Can a Tech Start-Up Successfully Educate Children in the Developing World?
Last fall, when I visited Kawangware, a densely populated slum outside Nairobi, Kenya, the morning was bright, and a breeze provided a welcome respite from the smell of the open sewers that run like septic capillaries through the back streets and alleys. Extreme poverty makes life difficult here, and H.I.V. and waterborne illness are rife. Most homes are one-room corrugated-metal shacks that lack electricity, running water or indoor plumbing. It was an unlikely place to open a for-profit private school. But there, along a pitted road, stood an outpost of Bridge International Academies, an ambitious experiment in bringing market-based education to communities like this around the world.
Stepping inside the green-painted metal fencing, I ducked into one of two low, rectangular school buildings, which had been constructed from rough-hewed wood and sheets of bright green metal. From the hallway, one of Bridge’s founders, Shannon May, urged me to look through the chicken-wire windows. The dim, spare, well-swept classrooms had uneven concrete floors and no electric lights. Inside, a third-grade teacher was reading from a computer tablet, reciting a lesson script that had been transmitted from the Bridge headquarters in central Nairobi, a 45-minute drive away. The instructor quietly spoke the lesson as he wrote on the chalkboard, explaining the math symbols that indicate ‘‘greater than’’ or ‘‘less than.’’ Twenty-three third-grade students, all dressed in bright green Bridge uniforms, were doing their best to follow along. Because Bridge schools are standardized, May pointed out that the teachers were working from the same synchronized lesson guide that was being delivered in hundreds of Bridge’s schools in Kenya, allowing the company to ensure that students everywhere were receiving a uniform curriculum.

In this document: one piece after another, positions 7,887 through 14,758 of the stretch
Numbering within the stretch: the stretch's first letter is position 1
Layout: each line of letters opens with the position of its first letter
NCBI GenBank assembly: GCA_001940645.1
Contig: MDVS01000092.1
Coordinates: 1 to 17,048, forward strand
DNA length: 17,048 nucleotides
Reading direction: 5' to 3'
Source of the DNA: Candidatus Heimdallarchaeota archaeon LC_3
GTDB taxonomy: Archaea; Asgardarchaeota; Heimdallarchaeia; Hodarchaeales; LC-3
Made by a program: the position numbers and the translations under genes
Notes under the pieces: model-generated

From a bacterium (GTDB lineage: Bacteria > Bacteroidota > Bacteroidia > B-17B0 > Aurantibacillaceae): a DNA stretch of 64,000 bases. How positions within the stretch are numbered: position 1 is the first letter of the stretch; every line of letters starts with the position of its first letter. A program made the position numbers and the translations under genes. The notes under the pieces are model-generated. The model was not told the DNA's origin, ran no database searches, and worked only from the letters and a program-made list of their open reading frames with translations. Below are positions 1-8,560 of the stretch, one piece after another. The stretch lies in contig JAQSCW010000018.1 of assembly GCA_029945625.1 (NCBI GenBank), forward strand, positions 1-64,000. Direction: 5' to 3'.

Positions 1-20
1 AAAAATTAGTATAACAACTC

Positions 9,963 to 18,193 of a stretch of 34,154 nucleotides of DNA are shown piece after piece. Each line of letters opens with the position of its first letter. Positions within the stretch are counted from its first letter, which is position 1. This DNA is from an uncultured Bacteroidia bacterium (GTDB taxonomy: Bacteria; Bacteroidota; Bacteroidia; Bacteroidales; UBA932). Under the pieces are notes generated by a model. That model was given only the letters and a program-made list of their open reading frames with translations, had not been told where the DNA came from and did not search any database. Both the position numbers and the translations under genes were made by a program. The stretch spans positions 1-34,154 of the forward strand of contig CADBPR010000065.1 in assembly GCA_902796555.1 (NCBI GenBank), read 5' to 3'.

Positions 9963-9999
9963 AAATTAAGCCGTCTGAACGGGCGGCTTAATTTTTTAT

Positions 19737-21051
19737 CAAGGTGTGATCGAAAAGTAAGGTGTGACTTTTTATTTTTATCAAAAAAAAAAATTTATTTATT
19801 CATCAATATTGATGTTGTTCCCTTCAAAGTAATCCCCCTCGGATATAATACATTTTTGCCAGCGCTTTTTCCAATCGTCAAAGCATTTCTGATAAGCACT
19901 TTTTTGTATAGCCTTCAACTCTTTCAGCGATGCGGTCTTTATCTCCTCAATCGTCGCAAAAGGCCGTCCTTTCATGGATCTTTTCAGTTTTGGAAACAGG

Bridge operates 405 schools in Kenya, educating children from preschool through eighth grade, for a fee of between $54 and $126 per year, depending on the location of the school. It was founded in 2007 by May and her husband, Jay Kimmelman, along with a friend, Phil Frei. From early on, the founders’ plans for the world’s poor were audacious. ‘‘An aggressive start-up company that could figure out how to profitably deliver education at a high quality for less than $5 a month could radically disrupt the status quo in education for these 700 million children and ultimately create what could be a billion-dollar new global education company,’’ Kimmelman said in 2014. Just as titans in Silicon Valley were remaking communication and commerce, Bridge founders promised to revolutionize primary-school education. ‘‘It’s the Tesla of education companies,’’ says Whitney Tilson, a Bridge investor and hedge-fund manager in New York who helped found Teach for America and is a vocal supporter of charter schools.